They then began to work. First, the Device was opened with the Variable Key and by unsealing the ancillary lock. What followed was a succession of byzantine adjustments to dials, buttons, gears, weights, and counterweights. A minute kaleidoscope made with diminutive gemstones was removed, gently cleaned in a soft beaker filled with a liquid that turned from a dark crimson to a bright azure, then replaced.

Notes were checked and double-checked and it was almost done.

“Just turn the Variable Key and it should be done,” said the Repairperson as she sat down on one of the office chairs.

“Are you sure – “

L’Horloge looked at her. She had gone sallow and pale.

“You need help.”

“It’s not important.”

He moved to her. Her jacket had a large dark stain that now smelled of iron.

“I’m fine.”

“You’re dying.”

“Both are true.”

L’Horloge ran to his washroom muttering, “I must have fresh towels or – “

“Stop!”

He did.

“Just turn the key and set it right.”

“I’ll just – “

“Please.”

This was the first time she had said please.

“I will but then you need a Chirurgeon.”

She slowly nodded as she closed her eyes.

L’Horloge turned to the Device, took a deep breath, and turned the Variable Key. Suddenly, the floor dropped beneath him and just as quickly, rushed up to knock the breath out of him.

He lay there, waiting till he felt that could sit up. Perhaps a little longer.

“So, it finally happened, eh?” said a voice he did not recognize.

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Determination and Loss-Arrondissement Part Sixty-Seven

“You can take off those blindfolds now,” said Nikita with relief.

Maxi and Arpin removed them and blinked. The light, while not bright, was enough to make them squint.

“I have to say, those spiders are VERY creative,” remarked the ghost, “They made the most elaborate traps to catch you two. There was one that looked like a flower that folded in on itself and then bloomed again and again. ”

“I’m happy to have frustrated them,” replied Maxi.

“Thank you again, Mademoiselle Nikita,” said Arpin.

“Yes, you really came through, so to speak,” added Maxi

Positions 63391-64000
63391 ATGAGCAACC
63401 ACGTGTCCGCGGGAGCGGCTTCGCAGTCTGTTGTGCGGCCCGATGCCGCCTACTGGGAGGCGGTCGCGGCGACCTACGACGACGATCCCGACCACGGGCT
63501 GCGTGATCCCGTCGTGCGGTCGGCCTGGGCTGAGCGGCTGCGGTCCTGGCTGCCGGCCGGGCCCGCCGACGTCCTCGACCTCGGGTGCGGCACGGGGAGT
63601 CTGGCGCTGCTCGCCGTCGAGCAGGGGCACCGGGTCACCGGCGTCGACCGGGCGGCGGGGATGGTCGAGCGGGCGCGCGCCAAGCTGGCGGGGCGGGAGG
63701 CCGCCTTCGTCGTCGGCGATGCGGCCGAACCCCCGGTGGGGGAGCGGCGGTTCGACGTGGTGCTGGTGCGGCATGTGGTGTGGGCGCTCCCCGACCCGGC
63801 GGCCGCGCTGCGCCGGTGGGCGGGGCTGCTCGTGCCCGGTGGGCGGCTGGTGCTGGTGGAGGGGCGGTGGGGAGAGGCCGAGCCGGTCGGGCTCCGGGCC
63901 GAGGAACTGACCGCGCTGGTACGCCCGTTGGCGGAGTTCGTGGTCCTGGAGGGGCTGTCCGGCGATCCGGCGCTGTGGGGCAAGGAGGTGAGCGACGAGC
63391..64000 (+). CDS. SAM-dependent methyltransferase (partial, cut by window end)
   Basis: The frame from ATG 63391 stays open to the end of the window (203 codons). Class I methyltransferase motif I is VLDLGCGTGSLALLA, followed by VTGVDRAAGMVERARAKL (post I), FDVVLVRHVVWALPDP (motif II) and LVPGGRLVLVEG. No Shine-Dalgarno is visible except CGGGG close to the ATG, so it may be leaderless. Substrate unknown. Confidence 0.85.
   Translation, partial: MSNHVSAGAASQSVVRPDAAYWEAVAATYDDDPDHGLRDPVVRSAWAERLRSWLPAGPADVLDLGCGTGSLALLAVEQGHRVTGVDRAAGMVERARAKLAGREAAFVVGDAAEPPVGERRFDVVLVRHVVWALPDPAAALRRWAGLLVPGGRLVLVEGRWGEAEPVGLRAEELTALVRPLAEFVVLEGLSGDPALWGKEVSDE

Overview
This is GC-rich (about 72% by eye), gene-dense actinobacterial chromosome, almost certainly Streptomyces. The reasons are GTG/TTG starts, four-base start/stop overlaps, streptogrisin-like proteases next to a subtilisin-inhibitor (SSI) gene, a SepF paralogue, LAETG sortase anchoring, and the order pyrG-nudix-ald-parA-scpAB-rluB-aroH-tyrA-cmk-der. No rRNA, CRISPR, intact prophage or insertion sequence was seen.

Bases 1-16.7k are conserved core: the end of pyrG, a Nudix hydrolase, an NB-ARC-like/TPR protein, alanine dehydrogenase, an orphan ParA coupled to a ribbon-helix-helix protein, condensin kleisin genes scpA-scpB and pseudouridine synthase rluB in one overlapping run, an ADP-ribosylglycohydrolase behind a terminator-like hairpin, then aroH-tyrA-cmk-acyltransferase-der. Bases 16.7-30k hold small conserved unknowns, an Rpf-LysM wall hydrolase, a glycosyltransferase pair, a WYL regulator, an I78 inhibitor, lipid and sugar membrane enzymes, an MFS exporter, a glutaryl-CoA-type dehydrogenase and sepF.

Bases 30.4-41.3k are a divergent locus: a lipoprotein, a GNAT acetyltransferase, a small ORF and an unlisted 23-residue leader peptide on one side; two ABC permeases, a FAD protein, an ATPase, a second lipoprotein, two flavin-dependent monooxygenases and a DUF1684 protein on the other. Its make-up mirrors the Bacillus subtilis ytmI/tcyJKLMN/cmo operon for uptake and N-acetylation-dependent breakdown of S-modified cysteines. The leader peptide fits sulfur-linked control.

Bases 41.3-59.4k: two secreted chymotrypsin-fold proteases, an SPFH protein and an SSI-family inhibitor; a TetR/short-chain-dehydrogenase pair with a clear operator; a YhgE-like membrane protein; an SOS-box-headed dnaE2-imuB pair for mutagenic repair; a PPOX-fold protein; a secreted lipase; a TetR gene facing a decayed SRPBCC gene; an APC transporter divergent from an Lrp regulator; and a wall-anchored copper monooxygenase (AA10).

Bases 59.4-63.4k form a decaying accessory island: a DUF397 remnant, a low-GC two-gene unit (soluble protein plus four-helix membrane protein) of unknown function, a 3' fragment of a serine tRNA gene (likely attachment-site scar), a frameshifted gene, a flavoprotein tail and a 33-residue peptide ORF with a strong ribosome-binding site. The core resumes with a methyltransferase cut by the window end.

“One of the side benefits of ghosthood. Danger can’t get a hold of me.”

“Very useful.”

“True. But I miss the little things. Like going out and getting into trouble.”

“Everything thing that has happened means there is trouble enough for everyone,” remarked Maxi.

“Not what I meant.”

“I know. When this is all over we’ll go out and make some mischief.”

Arpin sniffed.

“Nothing too illegal,” said Maxi with a smirk.

The Sergeant Gendarme’s whiskers twitched.

“What do you smell?” asked Maxi.

“It’s very faint.”

Maxi and Nikita paused.

“Determination and… Loss.”

“Who?”

“I cannot tell.”

“We need to move,” said Maxi who strode down the hallway towards Monsieur L’Horloge’s office.

The walls and floor flickered from patterned marble to polished wood, then to a faintly luminescent crystal, and then back to the marble. They stood in front of door number twenty-three hundred and seventy-two, the watch-master’s place of business.

Maxi took out her lock picking tools but Arpin shook his head and turned the doorknob. A soft click was heard and the door swung open. The outer office was empty, save for sepia prints of well-known clocks. Behind a crescent-shaped desk sat an automata assistant, its eight arms locked in mid-task.

“They must be in his office,” said Maxi.

She placed her ear on the double doors to the inner office and listened.

“I hear voices, L’Horloge for sure.”

Unfortunately, the doors were sealed and did not open at their approach. Even pressing the open button under the assistant’s desk didn’t help.

“Okay then,” said Maxi as she cracked her knuckles, “Let’s see what’s what.”

Tools were produced and she began to work on the mechanism. A snap sounded and two halves of a delicate implement fell to the floor.

“Merde!”

“Maxi. I know that you can do this,” said Arpin.

“I know!’ she snapped, “It’s just that was a rare tool. Replacing it will be very expensive.”

“Perhaps the Coterie du Honor will help cover the cost?”

She laughed and felt immediately better.

“I’ll just add it to the tab.”

“Maybe I can help,” suggested Nikita.

“Can you pick a lock?”

“No, but I can walk through walls.”

Maxi and Arpin looked at each other with rueful amusement.

“Mademoiselle, if you don’t mind,” asked Arpin.

Nikita passed through the door and returned a moment later.

“What’s going on?” asked Maxi.

“L’Horloge isn’t there.”

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Sanguine Steps-Arrondissement Part Sixty-Six

The silver tabby ran in-between legs and leapt at the Escher Spider who had led Unexpected halfway into the side of the stairway. The non-Euclidian arachnid skittered away to a parallel geometric space.

“Merci brave lion,” said Unexpected as she squeezed her eyes shut.

“Is that your cat?” asked L’Horloge.

“No, though it’s been said that one cannot truly own a cat.”

“True,” said the Repairperson.

“You never struck me as a cat person,” said L’Horloge.

“I’m not.”

Unexpected, now clear-headed, scratched the silver tabby behind the ears. Purrs ensued.

“Did mademoiselle Maxi send you to watch over us?” wondered the Chevalier.

Meows, trills, and chatter filled the stairway.

“Is that a ‘yes?’” inquired L’Horloge.

“Perhaps it’s a bit more complicated than that but I suspect it is true,” said Unexpected.

With an impatient flick of his tail, the silver tabby climbed three steps, turned back, regarded the rest of them with an imperious glare, and continued upwards.

“Well then, we have our marching orders,” said Unexpected with a wry smile.

Three humans followed the cat.

“Why are Escher Spiders afraid of cats?” ruminated L’Horloge aloud.